‘Our co-op’s scale and diversification across channels and markets has enabled us to navigate through disruption’
New Zealand dairy co-op Fonterra says its half-year profit after tax has risen by 50% to NZ$546m, and is returning $800m to shareholders from the sale of overseas assets.
The co-op upgraded its full-year forecast normalised earnings from 50-70 cents per share to 55-75 cents per share and announced a proposed tax-free capital return to farmer owners and unit holders of around 50 cents per share, subject to completion of the sale of its Chilean Soprole business.
“Our co-op’s scale and diversification across channels and markets has enabled us to navigate through disruption and make the most of favourable market conditions in a number of areas,” said CEO Miles Hurrell.
“Our improved earnings and strong balance sheet have enabled us to pay an interim dividend of 10 cents per share which is positive news for our farmer owners and unit holders. We also expect to be able to pay a strong full year dividend, in addition to our proposed capital return.
“The outlook for high quality sustainable New Zealand dairy remains positive. We have a clear strategy and are well-positioned to take advantage of this demand.”
He added: “This lift in earnings is thanks to our co-op’s scale and ability to move our farmer owners’ milk into products and markets where we’re seeing favourable prices.
“We also made the most of favourable margins in our cheese and protein portfolios, by moving a higher proportion of current season milk into these products which has benefited our earnings.”
Hurrell warned that the co-op’s domestic consumer business, Fonterra Brands New Zealand (FBNZ), has been under margin pressure and is not improving as fast as planned. Its Asia consumer brands have also been struggling, with some markets in the region suffering from weakening currency, higher interest rates and a declining economic environment.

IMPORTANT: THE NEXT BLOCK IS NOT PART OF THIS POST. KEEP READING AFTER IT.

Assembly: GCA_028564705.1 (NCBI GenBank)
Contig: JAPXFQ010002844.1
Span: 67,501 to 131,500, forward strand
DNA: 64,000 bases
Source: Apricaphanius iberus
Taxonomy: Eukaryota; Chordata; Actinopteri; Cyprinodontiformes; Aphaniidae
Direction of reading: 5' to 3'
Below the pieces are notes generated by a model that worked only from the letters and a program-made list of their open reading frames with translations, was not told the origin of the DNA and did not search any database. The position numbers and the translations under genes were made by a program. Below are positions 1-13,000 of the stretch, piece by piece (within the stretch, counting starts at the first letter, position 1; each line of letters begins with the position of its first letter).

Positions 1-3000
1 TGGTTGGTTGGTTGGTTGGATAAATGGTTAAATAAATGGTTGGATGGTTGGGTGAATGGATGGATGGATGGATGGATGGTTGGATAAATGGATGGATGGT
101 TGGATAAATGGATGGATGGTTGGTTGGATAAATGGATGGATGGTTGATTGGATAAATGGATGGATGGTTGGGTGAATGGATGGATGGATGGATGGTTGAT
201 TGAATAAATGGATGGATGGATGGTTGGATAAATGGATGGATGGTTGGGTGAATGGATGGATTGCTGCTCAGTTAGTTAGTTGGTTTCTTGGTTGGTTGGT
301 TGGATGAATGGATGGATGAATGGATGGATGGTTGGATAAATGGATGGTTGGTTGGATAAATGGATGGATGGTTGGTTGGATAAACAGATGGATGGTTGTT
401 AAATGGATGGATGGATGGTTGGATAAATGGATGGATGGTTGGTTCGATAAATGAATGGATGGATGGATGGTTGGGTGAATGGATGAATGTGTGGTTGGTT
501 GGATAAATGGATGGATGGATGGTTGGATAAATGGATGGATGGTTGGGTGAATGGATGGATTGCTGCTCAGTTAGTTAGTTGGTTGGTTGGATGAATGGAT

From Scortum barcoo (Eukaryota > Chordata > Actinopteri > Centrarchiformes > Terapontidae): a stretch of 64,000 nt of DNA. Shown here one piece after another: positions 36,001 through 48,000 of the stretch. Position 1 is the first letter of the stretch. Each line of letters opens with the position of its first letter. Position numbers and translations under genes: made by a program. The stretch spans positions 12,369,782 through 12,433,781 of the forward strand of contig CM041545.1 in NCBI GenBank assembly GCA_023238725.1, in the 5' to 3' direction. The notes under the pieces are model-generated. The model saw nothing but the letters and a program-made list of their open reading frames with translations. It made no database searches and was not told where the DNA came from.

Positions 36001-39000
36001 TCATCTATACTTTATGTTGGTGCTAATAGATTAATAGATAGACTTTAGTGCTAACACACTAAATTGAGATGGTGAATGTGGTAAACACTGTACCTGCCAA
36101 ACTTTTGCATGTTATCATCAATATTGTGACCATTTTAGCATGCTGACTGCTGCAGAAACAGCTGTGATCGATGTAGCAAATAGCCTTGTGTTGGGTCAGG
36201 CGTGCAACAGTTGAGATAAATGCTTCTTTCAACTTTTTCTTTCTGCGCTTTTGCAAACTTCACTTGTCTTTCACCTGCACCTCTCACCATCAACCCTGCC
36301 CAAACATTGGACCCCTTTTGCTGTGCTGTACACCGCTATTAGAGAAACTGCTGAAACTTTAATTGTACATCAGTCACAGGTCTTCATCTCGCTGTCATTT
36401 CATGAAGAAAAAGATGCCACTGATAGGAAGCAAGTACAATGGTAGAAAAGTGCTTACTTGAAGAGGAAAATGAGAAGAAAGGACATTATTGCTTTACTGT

This has prompted Fonterra to write down the valuation of FBNZ by $92m and its Asia consumer brands Anlene, Chesdale and Anmum by $70m.
“As a result of market conditions and the impact of impairments, our overall consumer channel normalised EBIT is down $177m to a loss of $94m,” said Hurrell.
But the co-op’s Group Operations arm – which represents the business activities that collect and process New Zealand milk through to selling the products to our customer-facing regional business units, Global Markets and Greater China – saw normalised EBIT rise $412mto $501m, due to higher Ingredient prices.
“We continue to exercise financial discipline with a focus on delivering returns, while managing higher costs and ongoing market disruption,” said Hurrell.
“Since year end we have improved our net debt and working capital position through improved earnings and clearing the higher year-end inventory.
“Severe storms and flooding across the North Island in January and February temporarily delayed some product getting onto ships. We remain focussed on inventory management, which seasonally peaks through February and March. ”
Fonterra is also looking to return round 50 cents per share and unit – around $800m – to shareholders from the sale of its Chilean Soprole business to Gloria Foods.
It hopes to deliver the money to shareholders in October; the move is subject to a shareholder vote and High Court approval.
“The sale of Soprole remains subject to satisfaction of conditions previously announced, including commencement of an irrevocable public tender offer process in Chile for the outstanding shares in Soprole not already owned by Fonterra,” said Hurrell.
Fonterra has been selling underperforming overseas assets after a period of global expansion increased its debts and failed to deliver the hoped-for profits. But, as previously announced, it has decided to retain full ownership of Fonterra Australia, another business which had been under review.
With thanks to thenews.coop